CHRISTINA MIGNOLET - CHRISTINE MARCHAND
'La tendresse du regard'
Facing the subject in portraitureA portrait brings with it at least two referents. The first is the one portrayed as a body, as an material form. The second one is the essence of the face, the unique authenticity of the portrayed other. But, perhaps, there’s a third one: the portrait as an inward self-portrait showing through the portraits of the portrayed others. It seems as if in the art work of Christina Mignolet these three layers of portraying come to an integrated synthesis. Of course, it is none of my business to analyse the psychology of the artist. But facing the pain, the distress, the loneliness, the human sacrifice, the compassion and the sometimes rough innocence of her figurations, we – as an audience – have a perception of what’s going on inside people, although one will not generally notice it. Mignolet succeeds in giving a particular sense to expressions. It makes us wonder what’s going on inside. There’s some subtle meaning not expressed, not explicit, but always there, hiding. This is precisely the idiom of her art work: an alienating and idiosyncratic characterizing of the human being. It’s made obvious by all her different ways of showing people: wounded children, loving lesbians, anonymous loners, desperate young people, women in “jouissance”, secret moments, innocent girls, fearfully eyes, girls as siameses twins, etc. It makes for a surprising “non existing” unity between the model and the painted result. Through this Mignolet makes it possible to make the human subject appear as a simulacrum rather than as an origin. The painted face seems to be a lie that tells the truth. Everything happening inside the gap between the origin and the painted portrait, between the artists private experiences and the way she puts all of it in frame, is of course left clouded in mystery, in an unconscious process. Mignolets portraits are not at all refering to mass-media-produced stereotypes. There’s someone made of flesh and blood outside the portrait. But this particular person relives simultaneously inside the portrait. Although the face is so fundamentally linked to our identity, we can use this same face to hide our deepest feelings. Instinctively – but improperly as we know - we associate the outward appearance with the soul of the person. Mignolets paintings dig into the delicate ambiguity the mask and the subjectivity behind it represent. The personality she sketches looks as an undivided subject, but at the same time as someone who lives the lives of people threatened by the miseries, the hopes, the ups and downs of humankind. More than anything, there’s room for an affectionate compassion in all her portraiture.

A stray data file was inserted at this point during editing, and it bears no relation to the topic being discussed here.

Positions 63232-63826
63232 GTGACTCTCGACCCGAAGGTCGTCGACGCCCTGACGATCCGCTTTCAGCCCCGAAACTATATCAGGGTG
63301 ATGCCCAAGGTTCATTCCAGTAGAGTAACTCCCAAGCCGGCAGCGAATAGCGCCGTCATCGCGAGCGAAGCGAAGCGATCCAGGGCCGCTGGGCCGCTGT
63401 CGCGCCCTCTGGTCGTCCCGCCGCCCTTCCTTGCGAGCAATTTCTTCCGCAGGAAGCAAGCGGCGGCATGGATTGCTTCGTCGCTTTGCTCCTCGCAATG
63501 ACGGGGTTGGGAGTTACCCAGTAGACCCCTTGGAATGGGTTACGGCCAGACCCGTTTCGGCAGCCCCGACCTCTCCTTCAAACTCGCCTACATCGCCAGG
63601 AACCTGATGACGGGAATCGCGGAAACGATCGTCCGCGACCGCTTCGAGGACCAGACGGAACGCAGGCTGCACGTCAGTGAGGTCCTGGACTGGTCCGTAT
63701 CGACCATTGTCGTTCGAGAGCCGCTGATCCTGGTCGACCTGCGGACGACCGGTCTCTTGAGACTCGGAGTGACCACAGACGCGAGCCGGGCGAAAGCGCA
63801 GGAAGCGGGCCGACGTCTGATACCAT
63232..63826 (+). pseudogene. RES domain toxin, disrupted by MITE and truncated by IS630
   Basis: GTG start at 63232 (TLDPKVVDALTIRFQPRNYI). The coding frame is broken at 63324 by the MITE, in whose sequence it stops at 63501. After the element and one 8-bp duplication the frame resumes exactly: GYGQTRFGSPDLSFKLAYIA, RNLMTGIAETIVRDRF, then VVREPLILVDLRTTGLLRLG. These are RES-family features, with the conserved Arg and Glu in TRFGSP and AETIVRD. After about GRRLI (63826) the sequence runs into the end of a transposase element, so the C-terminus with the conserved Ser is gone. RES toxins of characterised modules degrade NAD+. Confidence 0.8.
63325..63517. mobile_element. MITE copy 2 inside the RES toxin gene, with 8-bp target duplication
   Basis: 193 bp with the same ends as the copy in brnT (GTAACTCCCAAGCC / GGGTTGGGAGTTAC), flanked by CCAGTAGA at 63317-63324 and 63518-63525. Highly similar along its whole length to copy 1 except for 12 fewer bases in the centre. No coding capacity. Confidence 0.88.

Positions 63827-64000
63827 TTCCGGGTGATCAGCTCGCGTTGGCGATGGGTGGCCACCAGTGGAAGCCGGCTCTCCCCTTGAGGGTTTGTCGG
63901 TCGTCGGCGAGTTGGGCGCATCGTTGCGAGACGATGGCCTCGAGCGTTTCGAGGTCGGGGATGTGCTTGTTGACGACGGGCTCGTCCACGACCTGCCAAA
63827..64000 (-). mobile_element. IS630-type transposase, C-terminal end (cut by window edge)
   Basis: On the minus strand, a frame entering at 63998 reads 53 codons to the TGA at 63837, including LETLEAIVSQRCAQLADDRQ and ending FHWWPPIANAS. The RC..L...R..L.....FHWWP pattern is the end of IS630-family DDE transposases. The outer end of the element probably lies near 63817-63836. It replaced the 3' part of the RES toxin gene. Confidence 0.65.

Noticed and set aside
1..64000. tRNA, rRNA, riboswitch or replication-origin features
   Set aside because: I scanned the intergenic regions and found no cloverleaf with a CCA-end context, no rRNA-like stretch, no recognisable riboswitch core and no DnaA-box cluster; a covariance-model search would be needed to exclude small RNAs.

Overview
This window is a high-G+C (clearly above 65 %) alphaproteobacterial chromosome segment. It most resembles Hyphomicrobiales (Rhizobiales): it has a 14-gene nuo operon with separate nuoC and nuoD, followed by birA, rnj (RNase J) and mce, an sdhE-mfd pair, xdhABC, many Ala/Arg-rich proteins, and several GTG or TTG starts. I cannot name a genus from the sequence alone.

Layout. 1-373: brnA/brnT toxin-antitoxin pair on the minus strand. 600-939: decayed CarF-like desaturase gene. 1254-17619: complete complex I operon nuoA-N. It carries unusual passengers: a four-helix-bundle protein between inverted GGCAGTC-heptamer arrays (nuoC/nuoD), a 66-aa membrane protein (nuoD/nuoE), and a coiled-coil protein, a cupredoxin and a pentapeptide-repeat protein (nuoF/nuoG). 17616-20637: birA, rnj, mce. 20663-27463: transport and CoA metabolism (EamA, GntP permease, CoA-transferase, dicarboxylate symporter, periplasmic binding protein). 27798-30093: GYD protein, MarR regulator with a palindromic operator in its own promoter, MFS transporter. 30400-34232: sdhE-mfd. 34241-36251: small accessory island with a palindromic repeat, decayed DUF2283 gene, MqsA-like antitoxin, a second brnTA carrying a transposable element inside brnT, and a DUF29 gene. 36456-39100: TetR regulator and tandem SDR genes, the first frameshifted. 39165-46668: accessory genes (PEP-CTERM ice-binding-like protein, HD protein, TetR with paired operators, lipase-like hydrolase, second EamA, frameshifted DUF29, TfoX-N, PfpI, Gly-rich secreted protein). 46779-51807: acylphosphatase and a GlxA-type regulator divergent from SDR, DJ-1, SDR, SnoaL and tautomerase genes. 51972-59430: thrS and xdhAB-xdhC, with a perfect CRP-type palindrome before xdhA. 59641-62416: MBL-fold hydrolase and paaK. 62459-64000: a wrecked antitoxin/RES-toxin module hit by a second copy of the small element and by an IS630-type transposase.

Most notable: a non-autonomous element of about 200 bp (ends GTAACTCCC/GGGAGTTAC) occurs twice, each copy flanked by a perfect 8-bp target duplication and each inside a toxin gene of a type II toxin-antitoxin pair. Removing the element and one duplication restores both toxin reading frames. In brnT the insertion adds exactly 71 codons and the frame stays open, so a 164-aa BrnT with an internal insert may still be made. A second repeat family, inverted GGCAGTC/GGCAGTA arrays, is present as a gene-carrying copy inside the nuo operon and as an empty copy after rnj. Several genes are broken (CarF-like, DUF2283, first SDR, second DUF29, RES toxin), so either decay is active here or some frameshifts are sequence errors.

Joannes Késenne (Phd, lecturer Theory of Art at the MAD-Faculty, Belgium)
The main source of inspiration for me is while being along the way, the confrontation with the surrounding.The passing countryside stimulates my imagination, often impregnated with memories. Besides images and pictures classical music also motivates my life. Music waives my emotions and makes me watch at and observe my environment differently.Inspiration I find in the spatial structure by Cézanne, the expressiveness of Munch, the spirituality in the work of Antoni Tàpies. I love the playfulness and sensuality in the work of Ronald Noorman and the intelligent universe of Jürgen Partenheimer; both artists who achieve a great expressiveness with limited resources.
Galerie S&H De Buck
Wednesday up until Saturday 15h - 18h
and by appointment